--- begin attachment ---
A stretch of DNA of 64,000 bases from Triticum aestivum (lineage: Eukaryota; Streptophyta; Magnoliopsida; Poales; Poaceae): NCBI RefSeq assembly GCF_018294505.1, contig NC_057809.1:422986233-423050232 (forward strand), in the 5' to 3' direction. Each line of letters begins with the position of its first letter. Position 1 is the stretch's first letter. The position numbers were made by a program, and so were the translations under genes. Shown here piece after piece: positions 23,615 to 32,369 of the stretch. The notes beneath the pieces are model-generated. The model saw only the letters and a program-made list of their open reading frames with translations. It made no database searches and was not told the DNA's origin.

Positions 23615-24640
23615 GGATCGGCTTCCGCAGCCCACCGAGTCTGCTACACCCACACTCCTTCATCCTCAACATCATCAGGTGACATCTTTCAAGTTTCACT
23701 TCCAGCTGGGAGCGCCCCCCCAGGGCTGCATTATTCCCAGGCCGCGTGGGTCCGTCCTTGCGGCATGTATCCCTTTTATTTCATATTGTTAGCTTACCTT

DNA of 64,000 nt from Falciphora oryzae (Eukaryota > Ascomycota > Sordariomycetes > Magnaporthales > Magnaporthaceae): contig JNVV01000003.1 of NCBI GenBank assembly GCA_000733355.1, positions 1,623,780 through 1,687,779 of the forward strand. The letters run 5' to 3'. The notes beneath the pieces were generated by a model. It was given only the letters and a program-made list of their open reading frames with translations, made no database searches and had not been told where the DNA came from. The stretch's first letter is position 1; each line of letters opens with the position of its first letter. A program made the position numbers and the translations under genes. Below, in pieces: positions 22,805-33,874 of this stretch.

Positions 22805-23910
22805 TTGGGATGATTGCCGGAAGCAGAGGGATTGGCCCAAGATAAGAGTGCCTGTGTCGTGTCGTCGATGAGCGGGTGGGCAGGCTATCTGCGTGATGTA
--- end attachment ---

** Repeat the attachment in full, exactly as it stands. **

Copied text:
A stretch of DNA of 64,000 bases from Triticum aestivum (lineage: Eukaryota; Streptophyta; Magnoliopsida; Poales; Poaceae): NCBI RefSeq assembly GCF_018294505.1, contig NC_057809.1:422986233-423050232 (forward strand), in the 5' to 3' direction. Each line of letters begins with the position of its first letter. Position 1 is the stretch's first letter. The position numbers were made by a program, and so were the translations under genes. Shown here piece after piece: positions 23,615 to 32,369 of the stretch. The notes beneath the pieces are model-generated. The model saw only the letters and a program-made list of their open reading frames with translations. It made no database searches and was not told the DNA's origin.

Positions 23615-24640
23615 GGATCGGCTTCCGCAGCCCACCGAGTCTGCTACACCCACACTCCTTCATCCTCAACATCATCAGGTGACATCTTTCAAGTTTCACT
23701 TCCAGCTGGGAGCGCCCCCCCAGGGCTGCATTATTCCCAGGCCGCGTGGGTCCGTCCTTGCGGCATGTATCCCTTTTATTTCATATTGTTAGCTTACCTT

DNA of 64,000 nt from Falciphora oryzae (Eukaryota > Ascomycota > Sordariomycetes > Magnaporthales > Magnaporthaceae): contig JNVV01000003.1 of NCBI GenBank assembly GCA_000733355.1, positions 1,623,780 through 1,687,779 of the forward strand. The letters run 5' to 3'. The notes beneath the pieces were generated by a model. It was given only the letters and a program-made list of their open reading frames with translations, made no database searches and had not been told where the DNA came from. The stretch's first letter is position 1; each line of letters opens with the position of its first letter. A program made the position numbers and the translations under genes. Below, in pieces: positions 22,805-33,874 of this stretch.

Positions 22805-23910
22805 TTGGGATGATTGCCGGAAGCAGAGGGATTGGCCCAAGATAAGAGTGCCTGTGTCGTGTCGTCGATGAGCGGGTGGGCAGGCTATCTGCGTGATGTA